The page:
White Flight

The “white flight” phenomenon in America began in the 1940’s and 50’s when severe segregation, barriers on black employment, and the beginning of deindustrialization caused major tensions between racial and class groups. The explosion of the black population in Detroit, the competition for jobs, and the segregation of neighborhoods and lack of housing for black citizens caused major tension in the city. After the early 70’s when competition in politics was lost by whites to the election of a black mayor, upper and middle class whites began to leave Detroit. The movement of whites out of the city increased with deindustrializatio and middle and upper class residents sought out communities that supported a more conservative political and economic environment. The city of Detroit half of its population in about 30 years. As a result, the city became largely abandoned in many areas, the percentage of the population below the poverty line was higher than any other American urban city along with unemployment, and the economy of Detroit decreased rapidly throughout the late 70’s and 80’s. Although many cities were effected by the the economic recession in the 70’s, it seems Detroit was hit the hardest and “white flight” seems to have played a role in the decay of the city.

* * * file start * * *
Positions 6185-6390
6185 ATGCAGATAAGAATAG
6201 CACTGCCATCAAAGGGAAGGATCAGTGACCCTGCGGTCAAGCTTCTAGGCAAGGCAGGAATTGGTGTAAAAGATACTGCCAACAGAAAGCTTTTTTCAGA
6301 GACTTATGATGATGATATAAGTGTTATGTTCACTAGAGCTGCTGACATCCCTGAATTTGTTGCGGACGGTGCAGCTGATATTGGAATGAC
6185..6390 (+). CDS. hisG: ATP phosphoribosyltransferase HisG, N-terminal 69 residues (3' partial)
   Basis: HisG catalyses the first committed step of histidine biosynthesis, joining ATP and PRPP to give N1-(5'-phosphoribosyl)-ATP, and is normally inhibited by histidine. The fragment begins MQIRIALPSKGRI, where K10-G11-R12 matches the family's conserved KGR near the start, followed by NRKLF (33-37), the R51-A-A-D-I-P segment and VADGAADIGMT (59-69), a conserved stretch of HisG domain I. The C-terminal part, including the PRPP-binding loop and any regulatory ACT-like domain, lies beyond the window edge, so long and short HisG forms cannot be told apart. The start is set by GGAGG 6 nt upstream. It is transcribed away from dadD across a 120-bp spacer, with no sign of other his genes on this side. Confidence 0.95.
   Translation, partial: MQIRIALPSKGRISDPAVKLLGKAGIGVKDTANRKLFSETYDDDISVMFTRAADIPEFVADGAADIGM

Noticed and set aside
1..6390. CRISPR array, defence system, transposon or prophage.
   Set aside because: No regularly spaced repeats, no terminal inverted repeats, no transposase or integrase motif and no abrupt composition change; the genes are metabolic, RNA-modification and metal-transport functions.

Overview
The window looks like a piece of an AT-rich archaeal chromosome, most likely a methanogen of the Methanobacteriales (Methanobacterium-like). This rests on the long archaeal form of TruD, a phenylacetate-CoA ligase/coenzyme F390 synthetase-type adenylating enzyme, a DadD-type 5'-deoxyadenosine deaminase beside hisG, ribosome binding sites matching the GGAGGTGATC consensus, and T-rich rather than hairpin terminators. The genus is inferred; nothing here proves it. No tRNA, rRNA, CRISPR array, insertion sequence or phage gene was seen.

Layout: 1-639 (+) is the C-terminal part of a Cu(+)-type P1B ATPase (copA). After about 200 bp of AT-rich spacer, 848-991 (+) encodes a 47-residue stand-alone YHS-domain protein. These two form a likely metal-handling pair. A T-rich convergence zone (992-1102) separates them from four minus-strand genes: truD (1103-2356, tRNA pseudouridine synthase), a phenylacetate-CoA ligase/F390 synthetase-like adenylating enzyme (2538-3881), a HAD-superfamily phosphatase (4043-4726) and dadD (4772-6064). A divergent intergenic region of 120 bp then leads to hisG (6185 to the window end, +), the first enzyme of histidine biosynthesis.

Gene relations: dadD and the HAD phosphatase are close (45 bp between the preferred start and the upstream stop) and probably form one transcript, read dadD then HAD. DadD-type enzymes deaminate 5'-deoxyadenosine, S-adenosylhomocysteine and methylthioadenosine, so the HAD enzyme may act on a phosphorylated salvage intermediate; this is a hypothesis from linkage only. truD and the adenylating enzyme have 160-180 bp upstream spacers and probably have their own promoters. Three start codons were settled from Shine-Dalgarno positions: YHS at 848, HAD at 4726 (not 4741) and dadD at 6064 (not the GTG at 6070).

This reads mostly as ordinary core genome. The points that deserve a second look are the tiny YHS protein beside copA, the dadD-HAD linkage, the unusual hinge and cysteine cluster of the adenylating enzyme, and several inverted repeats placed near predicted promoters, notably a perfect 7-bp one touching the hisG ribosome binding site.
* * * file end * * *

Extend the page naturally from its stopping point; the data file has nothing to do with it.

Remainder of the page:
Source: Thompson, Heather. “Rethinking the Politics of White Flight in the Postwar City.” Journal of Urban History, 23. (1999): 163-198.

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